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  HOME | Central America

Panama’s Second Most Important City Paralyzed by Protests

COLON, Panama – The city of Colon, the second largest producer of wealth in Panama, was paralyzed Tuesday morning by a civic protest with outbreaks of vandalism that began before sunrise, even though the government says it is investing more than $1 billion in urban improvements.

At least five people – four of them police officers – were injured and 35 arrested in a day of otherwise peaceful protest marred by the acts of vandalism attributed to third parties, according to preliminary reports by the authorities.

The demonstration called by the Broad Front for Colon (FAC) transpired in relative calm during the morning, although it was preceded by acts of vandalism quite early on Tuesday, with similar incidents recurring later in the afternoon.

Certain people burned the emblematic “Casa Wilcox” in Colon’s old city, along with tires and trash along public streets, and looting was reported in the afternoon spurring Mayor Jenith Campos to decree a curfew for minors starting at 6 pm Tuesday.

The National Police reported that they had arrested 35 people “for their links with looting of businesses, attempting to (harm) National Police officers, damage to property, vandalism and disturbing the public order.”

The force also said that four of its officers were injured, along with one civilian, but none of those victims has been publicly identified.

Police chief Omar Pinzon was pushed and beaten by a man who was quickly subdued by security forces.

The leader of the protest movement, Edgardo Voitier, told reporters that the mobilization was “peaceful” but was staged to demand far-reaching solutions to the breakdown of services like healthcare and public schools.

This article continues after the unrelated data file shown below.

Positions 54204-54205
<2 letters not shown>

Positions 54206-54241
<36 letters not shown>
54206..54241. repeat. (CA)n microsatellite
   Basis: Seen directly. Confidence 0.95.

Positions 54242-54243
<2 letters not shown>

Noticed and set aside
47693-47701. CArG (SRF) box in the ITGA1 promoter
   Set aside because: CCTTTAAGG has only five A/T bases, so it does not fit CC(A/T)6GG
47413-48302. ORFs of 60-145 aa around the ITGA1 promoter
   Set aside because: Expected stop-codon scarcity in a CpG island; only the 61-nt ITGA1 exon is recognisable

The FAC, a platform that brings together a number of civic organizations, launched the protest against the urban renovation promoted by the Panamanian government and which, it says, is a cover-up for a gentrification process.

“There are multiple reasons why they won’t get us out of the streets, but what mainly motivates us is the perverse aim of Panamanian President Juan Carlos Varela to use our money to kick poor people out of the city and hand it over to the rich,” Voitier told EFE hours earlier.

The government’s plan, he said, is to “privatize Colon and make it the home of the elite,” as occurred in the historic downtown area of the Panamanian capital, so the only people who can live there are “the rich and the foreign.”

For his part, the secretary of presidential goals, Jorge Gonzalez, said on TVN News that “more than $1 billion is being invested” in construction works in Colon, and denied that people are being “kicked out of the city” to create spaces for the well-to-do.

The city of Colon, located on the Caribbean coast and 80 kilometers (50 miles) north of the capital, is one of the poorest, most conflicted in the country, even though it includes the Free Trade Zone and has important ports, as well as the Atlantic entry to the Panama Canal and an enormous natural gas plant under construction.


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